By Jonathan Collins Yesterday at the antitrust trial in Washington, Microsoft counsel, Rick Pepperman, returned to evidence and testimony presented by government witness Garry Norris, an IBM Corp mid- level manager, in an effort to refute many of his serious allegations. One of the most damaging was the quote from the IBM OEM contact at […]
By Jonathan Collins
Yesterday at the antitrust trial in Washington, Microsoft counsel, Rick Pepperman, returned to evidence and testimony presented by government witness Garry Norris, an IBM Corp mid- level manager, in an effort to refute many of his serious allegations. One of the most damaging was the quote from the IBM OEM contact at Microsoft, Mark Baber. On Monday Norris testified that when negotiating new licensing agreements with Microsoft, Baber told him: Where else are you going to go? This is the only game in town.”
Pepperman returned to those licensing negotiations, which would group all Microsoft’s operating software products under one deal. In April 1996, Microsoft proposed raising IBM’s license fee for the Windows 3.1.1 operating system, by now superseded by Windows 95, to $62 from the $9 it had been previously. Norris had testified that IBM was forced to agree to the deal because Microsoft said it was the only way it would give IBM access to the upcoming Version 4.0 of Windows NT and Windows 95 and its related marketing programs worth around $75m to the company.
Pepperman pointed out that although that may have been Microsoft’s opening negotiation position, by the time the deal was signed in August 1996 IBM had won a reduction in the Windows 3.1.1 price, which meant it would pay around $19 per copy by the end of 1996 rather than the $62 first asked for by Microsoft. That’s pretty good negotiating with ‘the only game in town’ quipped Pepperman. Yes, replied Norris, we managed to keep it down to just double the previous price.
Pepperman also tried to discredit Norris’s handwritten notes taken in meetings with IBM in February and March. The notes, presented some one the strongest first-hand testimony of Microsoft’s attempts to use its monopoly power to drive Netscape Communications Corp out of the browser market – the key focus of the antitrust case against Microsoft. The notes had revealed comments made in a secret meeting held with IBM at Microsoft’s request. At the meeting in March 1996, Microsoft executive Bengt Ackerlind offered IBM a deal, that if it would agree to bundle Internet Explorer 4.0 exclusively – pushing out Netscape’s Navigator browser, Microsoft would give IBM a significant reduction in license costs for Windows 95 on its consumer machines, said Norris. The reduction would see IBM paying less than $10 per license – at the time the retail price was $220. According to Norris’s testimony, Microsoft also wanted IBM to take all rival applications of its PCs and replace them with Microsoft versions. Norris had testified that IBM rejected the deal.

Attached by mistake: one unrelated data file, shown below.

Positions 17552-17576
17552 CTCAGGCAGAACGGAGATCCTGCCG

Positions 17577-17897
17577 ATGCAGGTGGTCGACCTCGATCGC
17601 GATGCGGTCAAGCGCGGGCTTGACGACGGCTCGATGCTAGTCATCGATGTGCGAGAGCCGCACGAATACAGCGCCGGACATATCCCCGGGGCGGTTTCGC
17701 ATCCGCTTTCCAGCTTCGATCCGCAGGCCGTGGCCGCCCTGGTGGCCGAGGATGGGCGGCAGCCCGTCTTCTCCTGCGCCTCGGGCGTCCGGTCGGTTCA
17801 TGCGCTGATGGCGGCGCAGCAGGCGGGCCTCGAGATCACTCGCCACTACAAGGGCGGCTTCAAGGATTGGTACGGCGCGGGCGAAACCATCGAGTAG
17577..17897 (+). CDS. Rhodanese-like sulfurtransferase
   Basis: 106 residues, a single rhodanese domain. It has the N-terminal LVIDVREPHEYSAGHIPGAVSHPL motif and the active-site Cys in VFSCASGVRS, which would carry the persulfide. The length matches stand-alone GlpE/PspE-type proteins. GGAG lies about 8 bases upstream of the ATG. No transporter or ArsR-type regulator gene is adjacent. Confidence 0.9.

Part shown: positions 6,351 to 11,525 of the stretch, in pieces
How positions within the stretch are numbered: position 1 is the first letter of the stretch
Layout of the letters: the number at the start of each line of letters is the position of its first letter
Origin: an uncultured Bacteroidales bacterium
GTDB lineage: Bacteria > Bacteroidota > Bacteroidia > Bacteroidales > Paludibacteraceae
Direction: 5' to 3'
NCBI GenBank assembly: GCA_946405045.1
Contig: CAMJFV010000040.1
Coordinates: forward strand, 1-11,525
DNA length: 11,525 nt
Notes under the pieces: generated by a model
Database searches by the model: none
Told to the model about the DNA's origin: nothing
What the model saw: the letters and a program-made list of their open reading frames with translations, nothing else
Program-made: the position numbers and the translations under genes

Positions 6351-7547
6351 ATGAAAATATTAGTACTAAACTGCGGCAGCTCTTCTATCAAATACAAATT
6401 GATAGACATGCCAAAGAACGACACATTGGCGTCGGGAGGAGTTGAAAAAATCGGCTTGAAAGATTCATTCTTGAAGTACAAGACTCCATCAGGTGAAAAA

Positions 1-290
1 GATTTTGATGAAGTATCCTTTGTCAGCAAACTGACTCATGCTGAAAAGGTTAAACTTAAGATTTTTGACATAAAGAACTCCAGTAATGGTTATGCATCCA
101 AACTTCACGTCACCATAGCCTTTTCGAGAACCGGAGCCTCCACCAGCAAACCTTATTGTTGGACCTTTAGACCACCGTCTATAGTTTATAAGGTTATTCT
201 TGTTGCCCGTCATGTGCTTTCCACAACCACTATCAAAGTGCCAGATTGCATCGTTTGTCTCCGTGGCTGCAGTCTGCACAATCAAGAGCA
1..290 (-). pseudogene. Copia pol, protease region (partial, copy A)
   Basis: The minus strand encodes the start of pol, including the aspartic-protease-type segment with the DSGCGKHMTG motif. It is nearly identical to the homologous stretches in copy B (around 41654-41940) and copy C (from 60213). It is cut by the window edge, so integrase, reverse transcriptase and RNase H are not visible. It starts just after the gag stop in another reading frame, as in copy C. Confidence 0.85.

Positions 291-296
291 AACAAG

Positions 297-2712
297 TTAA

Yesterday, Pepperman produced an internal IBM email from Dean Dumbinsky, who worked for Norris and who was also at the meeting. The email provided a summary of the secret meeting. However, in the email there was no description of the exclusive Internet Explorer deal. Pepperman asked if this was because the notes taken by Norris were incorrect. Norris replied that when he received that email from Dumbinsky, he had called Dumbinsky and asked why the deal was not mentioned. According to Norris, he was told that the issue was one between Norris and his boss ‘Ozzie’ Osborne and that Dumbinsky didn’t want to be involved.
According David Boies, who leads the governments case, the reason Dumbinsky did not mention the deal was obvious. Microsoft had explicitly said to keep the meeting secret. It is not the kind of thing put in emails because everyone knew it was a violation of the antitrust laws, Boise said outside the courtroom.
Another focus of Norris’s testimony had been the repeated restrictions Microsoft placed on IBM because it offered a rival operating system to Windows, OS/2. The restrictions were outlined in the Microsoft Market Development and support Agreement (MDA), an agreement which must be renegotiated each year and sets out what measures OEMs can take to win a reduction in the licensing fee paid to Microsoft.
Norris had already testified that Microsoft repeatedly told him that when Microsoft stopped competing with OS/2, it could win larger discounts from Microsoft. Yesterday, Pepperman tried to show that the agreements never stipulated that IBM must reduce, drop or eliminate its sales of OS/2. Norris agreed, but said that some of the contract agreements if IBM had subscribed to would have killed off OS/2.
Norris pointed out that such demands such as making Windows the standard platform on IBM PCs, as well as offering incentives to only advertise the Windows logo and not the OS/2 brand, amounted to killing off OS/2 in return for lower royalty payments to Microsoft. There were several provisions in it, for example, that would have required us to reduce or eliminate our shipments of OS/2, said Norris. He added that the MDA also leaves final decision on whether IBM applies to the license savings to Microsoft. It is up to the discretion of Microsoft whether we meet the milestones, he said, adding that he knew that what Microsoft meant explicitly was that to meet the milestones IBM would have to drop OS/2 because that is what they told me he said.
Microsoft concluded its examination of Norris by having the witness agree that although Microsoft is alleged to have tried to entice IBM to not ship rival software such as Lotus SmartSuite and Netscape Navigator on its PCs, IBM has been able to do so while still licensing the Windows 95 operating system at a price that still included significant discounts. á